Melania the Stepback Wife was a character I created for the Mind Your Head Art Cabaret in Peckham this summer, curated by Calum F Kerr and Caroline Gregory.
Based on a hideous hybrid of Melania Trump and the 1970s Stepford Wives, Melania launched her new product line in MissFortune cookies, a wholesome new brand of home baking based on the very same pure, gentically modified, bleached ingredients her momma used to use.
She just wanted to share her own beautiful life and very own misfortune.
Melania tries to interest the audience in her cookies [Picture by Calum F Kerr]
Accompanied by her loyal and real friendly husband Donny Pantsdown
CICAF is the biggest animation festival in China and includes the Golden Monkey King Animation Awards, an education summit, animation trade fair, project investment fair, masterclasses, conferences and Cosplay shows.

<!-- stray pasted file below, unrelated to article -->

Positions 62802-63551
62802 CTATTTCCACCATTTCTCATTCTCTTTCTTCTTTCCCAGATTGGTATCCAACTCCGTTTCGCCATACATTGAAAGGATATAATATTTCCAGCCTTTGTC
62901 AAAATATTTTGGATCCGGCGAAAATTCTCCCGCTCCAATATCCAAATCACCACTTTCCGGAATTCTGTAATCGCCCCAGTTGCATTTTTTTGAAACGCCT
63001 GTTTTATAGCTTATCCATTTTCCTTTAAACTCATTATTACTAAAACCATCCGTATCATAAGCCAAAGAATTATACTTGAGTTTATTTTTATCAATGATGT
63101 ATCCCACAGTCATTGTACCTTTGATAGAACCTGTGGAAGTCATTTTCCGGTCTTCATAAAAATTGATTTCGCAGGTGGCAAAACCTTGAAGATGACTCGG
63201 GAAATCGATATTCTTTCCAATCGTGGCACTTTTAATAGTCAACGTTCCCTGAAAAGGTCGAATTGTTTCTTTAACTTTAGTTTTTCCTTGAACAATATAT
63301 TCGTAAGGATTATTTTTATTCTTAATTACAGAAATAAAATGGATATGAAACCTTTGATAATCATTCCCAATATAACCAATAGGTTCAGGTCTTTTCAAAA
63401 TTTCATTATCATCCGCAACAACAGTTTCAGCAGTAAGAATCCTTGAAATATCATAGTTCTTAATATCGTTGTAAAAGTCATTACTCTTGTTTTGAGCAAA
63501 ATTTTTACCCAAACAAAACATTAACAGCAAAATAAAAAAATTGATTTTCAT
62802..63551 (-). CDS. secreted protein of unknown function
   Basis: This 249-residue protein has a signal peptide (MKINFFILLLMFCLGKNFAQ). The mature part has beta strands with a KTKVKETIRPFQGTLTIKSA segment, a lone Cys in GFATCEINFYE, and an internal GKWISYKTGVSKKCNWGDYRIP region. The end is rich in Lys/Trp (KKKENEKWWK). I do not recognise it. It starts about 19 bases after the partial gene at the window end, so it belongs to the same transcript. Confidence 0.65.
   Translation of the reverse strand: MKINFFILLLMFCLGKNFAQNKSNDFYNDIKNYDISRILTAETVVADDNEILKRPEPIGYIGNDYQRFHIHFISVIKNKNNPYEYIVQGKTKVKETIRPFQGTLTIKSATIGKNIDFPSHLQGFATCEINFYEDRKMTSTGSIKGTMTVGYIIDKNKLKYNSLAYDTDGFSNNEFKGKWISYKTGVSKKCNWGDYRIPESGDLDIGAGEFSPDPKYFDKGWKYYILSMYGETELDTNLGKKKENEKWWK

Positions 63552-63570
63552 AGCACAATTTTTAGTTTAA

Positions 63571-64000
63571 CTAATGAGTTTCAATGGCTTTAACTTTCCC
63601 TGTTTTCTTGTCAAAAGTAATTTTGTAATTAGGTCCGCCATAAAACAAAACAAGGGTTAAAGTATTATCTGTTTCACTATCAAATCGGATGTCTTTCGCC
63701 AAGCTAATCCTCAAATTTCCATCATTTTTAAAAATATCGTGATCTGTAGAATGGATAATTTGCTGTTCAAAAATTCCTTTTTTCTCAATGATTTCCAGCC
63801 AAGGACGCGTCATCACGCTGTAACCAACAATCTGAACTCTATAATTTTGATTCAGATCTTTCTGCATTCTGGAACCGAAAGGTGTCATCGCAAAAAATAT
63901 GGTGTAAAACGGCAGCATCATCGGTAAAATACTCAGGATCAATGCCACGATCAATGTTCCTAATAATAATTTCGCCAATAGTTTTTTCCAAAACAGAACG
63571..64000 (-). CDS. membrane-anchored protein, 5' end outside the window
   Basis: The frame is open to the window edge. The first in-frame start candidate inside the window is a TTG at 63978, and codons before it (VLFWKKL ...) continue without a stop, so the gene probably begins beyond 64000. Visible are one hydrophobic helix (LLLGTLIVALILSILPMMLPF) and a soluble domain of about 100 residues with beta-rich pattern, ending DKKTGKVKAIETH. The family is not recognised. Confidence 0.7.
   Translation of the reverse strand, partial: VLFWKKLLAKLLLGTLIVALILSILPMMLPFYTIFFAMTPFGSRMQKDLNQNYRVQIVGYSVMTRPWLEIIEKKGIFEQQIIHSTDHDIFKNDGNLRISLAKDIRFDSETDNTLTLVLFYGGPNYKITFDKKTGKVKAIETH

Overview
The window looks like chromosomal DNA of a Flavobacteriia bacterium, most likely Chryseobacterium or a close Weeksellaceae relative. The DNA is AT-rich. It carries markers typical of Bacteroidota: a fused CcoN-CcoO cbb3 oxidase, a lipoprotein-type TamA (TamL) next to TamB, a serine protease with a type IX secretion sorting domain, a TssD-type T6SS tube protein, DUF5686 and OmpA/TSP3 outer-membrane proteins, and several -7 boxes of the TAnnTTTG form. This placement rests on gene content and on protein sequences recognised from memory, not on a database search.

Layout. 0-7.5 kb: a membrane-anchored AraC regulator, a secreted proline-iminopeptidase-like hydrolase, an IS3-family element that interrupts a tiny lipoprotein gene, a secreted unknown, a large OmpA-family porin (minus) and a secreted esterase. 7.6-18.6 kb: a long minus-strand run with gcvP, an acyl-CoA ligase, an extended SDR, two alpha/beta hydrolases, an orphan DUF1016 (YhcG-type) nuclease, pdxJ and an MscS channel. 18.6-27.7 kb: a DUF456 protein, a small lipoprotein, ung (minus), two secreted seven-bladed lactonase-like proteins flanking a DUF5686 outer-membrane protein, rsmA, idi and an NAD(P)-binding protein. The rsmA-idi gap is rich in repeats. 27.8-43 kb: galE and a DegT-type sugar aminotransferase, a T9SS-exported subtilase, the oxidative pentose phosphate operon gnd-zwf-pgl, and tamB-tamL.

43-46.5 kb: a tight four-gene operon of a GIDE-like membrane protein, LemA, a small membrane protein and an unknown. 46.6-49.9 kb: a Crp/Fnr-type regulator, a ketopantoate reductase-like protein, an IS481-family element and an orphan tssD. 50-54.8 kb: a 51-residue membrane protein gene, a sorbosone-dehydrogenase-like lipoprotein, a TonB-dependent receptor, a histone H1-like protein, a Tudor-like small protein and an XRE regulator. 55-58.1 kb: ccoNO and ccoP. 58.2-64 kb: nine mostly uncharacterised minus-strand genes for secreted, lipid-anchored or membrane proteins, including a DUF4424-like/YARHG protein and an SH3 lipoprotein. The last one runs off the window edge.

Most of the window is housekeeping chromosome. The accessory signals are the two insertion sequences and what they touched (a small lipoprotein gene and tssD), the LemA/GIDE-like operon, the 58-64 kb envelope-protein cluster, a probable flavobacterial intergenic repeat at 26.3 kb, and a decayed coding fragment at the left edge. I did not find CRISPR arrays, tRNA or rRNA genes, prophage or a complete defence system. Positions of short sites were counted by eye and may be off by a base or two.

The tourist destination Hangzhou is beautifully located at the side of a large lake and is rapidly becoming an important city for animation with the regional government investing 70 million yuan (approx £7million) to support original animation projects in the last year. 22 major roads in the city are decorated with cartoon characters. The city is also preparing to open an amazing new Comic and Animation Museum designed by Dutch architecture firm MVRDV, which will be made in the form of cartoon bubbles and include an IMAX cinema. This museum will definitely be worth visiting when it’s completed. Here is the architectural visualisation.